Cold Homes Week, taking place from 2 to 7 February, aims to raise awareness about the issues surrounding fuel poverty and gain the support of politicians to improve the energy efficiency of UK homes.

The campaign is run by the Energy Bill Revolution (EBR), which brings together more than 200 businesses, charities and organisations in support of ending fuel poverty.

According to EBR, one of the main problems is that UK homes are among the least energy efficient in Europe, resulting in higher energy bills.

As such, NAPIT is advising installers to offer a variety of solutions for homeowners, including energy efficiency measures, this winter.

According to research from Co-operative Energy, nearly half of UK adults are more concerned over their rising energy bills than last year. A symptom of the concern is that 41% of those surveyed indicated that they would have to stick to a tight budget in the winter months in order to have enough money for energy bills.

“The current climate seems to suggest that householders are looking into any measures that are proven to combat rising energy bills and save themselves money in the long run,” said managing director of NAPIT Certification, David Cowburn. “Energy efficiency measures such as insulation make sense with this in mind and installers could place themselves in the ideal position by offering these solutions.”

Older, more rural properties in the UK, many of which rely on oil-based heating, often have low Energy Performance Certificate (EPC) ratings of F and G. Such properties are the prime target for these energy efficiency measures, which reduce both the carbon footprint and energy costs of a household.

To this end, the Oil-Fired Technical Association (OFTEC) will be writing to the major political parties and rural MPs this week to highlight the issue and urge for more practical measures to form part of their election manifestos.

OFTEC director general Jeremy Hawksley said: “Last winter there were 18,200 excess winter deaths, the majority of which were elderly people dying from the cold, which in this day and age is totally unacceptable.”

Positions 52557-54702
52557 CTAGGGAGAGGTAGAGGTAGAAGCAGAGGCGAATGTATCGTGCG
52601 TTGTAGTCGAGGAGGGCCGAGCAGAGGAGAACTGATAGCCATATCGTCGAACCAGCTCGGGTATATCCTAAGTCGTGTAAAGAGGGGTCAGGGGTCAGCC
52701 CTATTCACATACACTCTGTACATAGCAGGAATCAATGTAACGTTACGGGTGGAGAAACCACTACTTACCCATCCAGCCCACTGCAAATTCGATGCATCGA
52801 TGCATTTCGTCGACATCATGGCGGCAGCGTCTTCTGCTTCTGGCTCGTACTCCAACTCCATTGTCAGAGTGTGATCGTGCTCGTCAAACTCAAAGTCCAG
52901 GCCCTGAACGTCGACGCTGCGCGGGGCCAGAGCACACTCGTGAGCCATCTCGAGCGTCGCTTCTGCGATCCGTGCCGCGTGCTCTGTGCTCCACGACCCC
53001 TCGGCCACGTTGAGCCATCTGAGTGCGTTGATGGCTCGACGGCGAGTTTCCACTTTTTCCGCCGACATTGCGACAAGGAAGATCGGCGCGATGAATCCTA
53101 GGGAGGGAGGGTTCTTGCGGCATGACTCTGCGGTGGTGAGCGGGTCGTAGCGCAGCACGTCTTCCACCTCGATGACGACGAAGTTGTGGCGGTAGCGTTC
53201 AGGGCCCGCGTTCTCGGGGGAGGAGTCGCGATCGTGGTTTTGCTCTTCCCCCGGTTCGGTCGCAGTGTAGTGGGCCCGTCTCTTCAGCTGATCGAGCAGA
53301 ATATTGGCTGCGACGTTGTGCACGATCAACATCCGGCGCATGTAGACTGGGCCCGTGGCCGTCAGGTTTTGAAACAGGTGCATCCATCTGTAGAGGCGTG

Oil prices have plummeted in recent months to a four-year low, but fuel poverty is still more likely in oil-heated households due to poor insulation levels and the high number of old, inefficient boilers still in use, Mr Hawksley explained.

“EBR’s campaign, which calls on the government to launch a much more ambitious programme to make all UK homes super energy efficient, directly aligns with OFTEC’s own work,” he said. “As part of this we are urging all the political parties to add a generous boiler scrappage scheme covering all condensing types to their manifestos ahead of the general election, and to provide particular support to better insulate rural homes, which tend to be least energy efficient.

“Simply upgrading to a modern condensing boiler could see average fuel bills cut by as much as 50% compared to this time last year, with better insulation measures resulting in even greater savings. Fuel poverty is an urgent issue which needs to be tackled now.”

Image caption: The OFTEC team joins the campaign to fight fuel poverty. In winter 2012/13 there were 18,200 excess winter death in the UK, the majority of which were caused by living in cold conditions.